Past Perfect Tense: How Does It Work?

In the English language, we use a specific verb tense to indicate that an action happened in the past—either before something else or at a particular time. We call this conjugation the “past perfect” or “pluperfect” tense, and any verb can be written this way. The tense helps orient the reader to multiple actions that occured at different points in the past. 

Let’s look at a few examples:

  • To walk
  • To blink
  • To wish


Now, if you wanted to write the above verbs in the past perfect tense, you would simply add the word “had” to the simple past tense form of the verb. 

  • had + walked
  • had + blinked
  • had + wished


I had walked home from school the day before the sidewalk collapsed.

In the example above, you know that you need to use the past perfect tense because one action took place prior to another event in the past. The walk happened before the collapse, but both of these events took place in the past.

They had blinked simultaneously. 

Here, you use the pluperfect to show that the action took place at a specific time.

He had just wished on the shooting star when she came outside. 

Again, the past perfect clarifies that he made the wish at a time in the past before she came outside (also in the past). The adverb “just” appears in the middle of the past perfect phrase “had wished.”

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What About Irregular Verbs?

With common irregular verbs, you’ll need to know the past participle in order to conjugate the past perfect tense. As long as you know the past participle of the main verb, it will be easy to write the past perfect tense.

Here are a few irregular verbs and their past participles:

  • to bind – bound
  • to break – broken
  • to get – gotten
  • to grow – grown
  • to write – written
  • to swing – swung

So, for irregular verbs, you simply combine the word “had” with the past participle. 

  • had + bound
  • had + broken
  • had + gotten
  • had + grown
  • had + written
  • had + swung

Negatives and Contractions

You can negate any past perfect verb by placing the word “not” between “had” and the past participle.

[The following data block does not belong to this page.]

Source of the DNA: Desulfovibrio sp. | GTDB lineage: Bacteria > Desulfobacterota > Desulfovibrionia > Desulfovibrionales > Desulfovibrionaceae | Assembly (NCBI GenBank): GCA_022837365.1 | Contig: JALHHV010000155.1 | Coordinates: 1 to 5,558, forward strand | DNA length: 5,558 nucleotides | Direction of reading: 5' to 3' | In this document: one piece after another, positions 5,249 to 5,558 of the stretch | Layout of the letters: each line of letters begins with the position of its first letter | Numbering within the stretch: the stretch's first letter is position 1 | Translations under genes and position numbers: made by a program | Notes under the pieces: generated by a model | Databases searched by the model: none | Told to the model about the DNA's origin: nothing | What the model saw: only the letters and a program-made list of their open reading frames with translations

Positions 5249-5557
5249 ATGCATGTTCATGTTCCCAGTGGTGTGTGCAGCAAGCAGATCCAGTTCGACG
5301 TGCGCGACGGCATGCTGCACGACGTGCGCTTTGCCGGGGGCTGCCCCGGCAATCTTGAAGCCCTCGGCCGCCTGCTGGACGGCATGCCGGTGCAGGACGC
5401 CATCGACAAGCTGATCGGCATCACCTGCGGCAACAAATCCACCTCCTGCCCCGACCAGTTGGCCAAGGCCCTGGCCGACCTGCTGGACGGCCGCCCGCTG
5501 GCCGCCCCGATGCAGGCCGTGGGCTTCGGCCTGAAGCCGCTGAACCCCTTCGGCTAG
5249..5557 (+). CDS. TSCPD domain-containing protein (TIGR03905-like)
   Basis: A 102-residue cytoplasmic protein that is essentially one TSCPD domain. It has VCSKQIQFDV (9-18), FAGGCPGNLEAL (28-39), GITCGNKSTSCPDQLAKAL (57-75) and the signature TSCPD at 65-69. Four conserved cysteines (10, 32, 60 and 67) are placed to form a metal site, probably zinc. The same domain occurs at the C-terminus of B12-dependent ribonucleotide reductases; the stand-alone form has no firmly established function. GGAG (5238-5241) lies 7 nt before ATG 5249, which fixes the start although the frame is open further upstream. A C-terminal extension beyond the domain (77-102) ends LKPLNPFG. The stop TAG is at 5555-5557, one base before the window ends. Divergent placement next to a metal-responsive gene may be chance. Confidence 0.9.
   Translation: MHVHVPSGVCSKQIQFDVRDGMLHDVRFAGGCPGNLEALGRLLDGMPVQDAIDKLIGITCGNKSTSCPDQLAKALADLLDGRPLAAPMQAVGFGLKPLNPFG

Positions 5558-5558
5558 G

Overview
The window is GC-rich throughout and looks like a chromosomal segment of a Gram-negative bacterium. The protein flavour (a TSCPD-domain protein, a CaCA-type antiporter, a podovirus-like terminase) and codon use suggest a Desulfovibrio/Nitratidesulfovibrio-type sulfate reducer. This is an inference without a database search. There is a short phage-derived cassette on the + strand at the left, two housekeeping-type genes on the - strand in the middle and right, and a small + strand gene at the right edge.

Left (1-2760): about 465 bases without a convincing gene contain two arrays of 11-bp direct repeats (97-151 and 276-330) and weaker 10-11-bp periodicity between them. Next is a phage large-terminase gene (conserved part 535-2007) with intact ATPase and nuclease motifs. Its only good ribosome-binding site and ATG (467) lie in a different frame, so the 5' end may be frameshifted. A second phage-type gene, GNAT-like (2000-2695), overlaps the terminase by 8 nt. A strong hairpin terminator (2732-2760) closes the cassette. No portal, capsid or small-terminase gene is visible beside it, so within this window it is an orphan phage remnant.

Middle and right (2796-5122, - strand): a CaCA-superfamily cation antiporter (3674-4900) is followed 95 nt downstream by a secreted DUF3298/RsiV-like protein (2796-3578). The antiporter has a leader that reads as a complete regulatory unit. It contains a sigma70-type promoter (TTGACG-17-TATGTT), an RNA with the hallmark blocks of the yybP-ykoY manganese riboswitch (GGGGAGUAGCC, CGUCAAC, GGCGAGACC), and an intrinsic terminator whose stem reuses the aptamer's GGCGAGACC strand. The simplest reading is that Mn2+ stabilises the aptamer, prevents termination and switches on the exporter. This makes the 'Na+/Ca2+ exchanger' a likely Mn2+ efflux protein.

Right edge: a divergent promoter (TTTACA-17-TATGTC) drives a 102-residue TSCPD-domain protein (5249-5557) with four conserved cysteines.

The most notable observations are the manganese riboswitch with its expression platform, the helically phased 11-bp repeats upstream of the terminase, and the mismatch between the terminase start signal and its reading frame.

• had + not + bound
  • had + not + broken
  • had + not + gotten

You can also use “hadn’t,” if you prefer a contraction. 

  • hadn’t + grown
  • hadn’t + written
  • hadn’t + swung

When you don’t want to write the word “had” in its entirety, you can use the apostrophe d contraction. 

  • Last year, they‘d bound together two lengths of twine.
  • He‘d broken a few laws by the time he got caught. 
  • By March, we‘d gotten used to eating bread.

Helpful Adverbs

Keep an eye out for these adverbs. They’re often good clues, and they signal that you may be dealing with the past perfect tense. These adverbs all function to orient a verb in time. 

  • already
  • still
  • just 
  • ever
  • never
  • before

What Is the Present Perfect?

Unlike the past perfect, the present perfect tense should be used to indicate that something is happening continuously, has happened at an unspecified time in the past, or has happened many times before. The rules for conjugating a verb into the present perfect tense are almost the same as the ones we outlined for the past perfect. The only difference? Use the words “have” or “has”—not “had.”

  • have/has + bound | They have bound the package with string.
  • have/has + broken | Leslie has broken up with Peter many times. 
  • have/has + gotten | He has gotten lazy within the last week.
  • have/has + grown | The kids have grown out of their school clothes again. 
  • have/has + written | I have written to you twice since we last spoke. 
  • have/has + swung | John has swung and missed for the past two turns.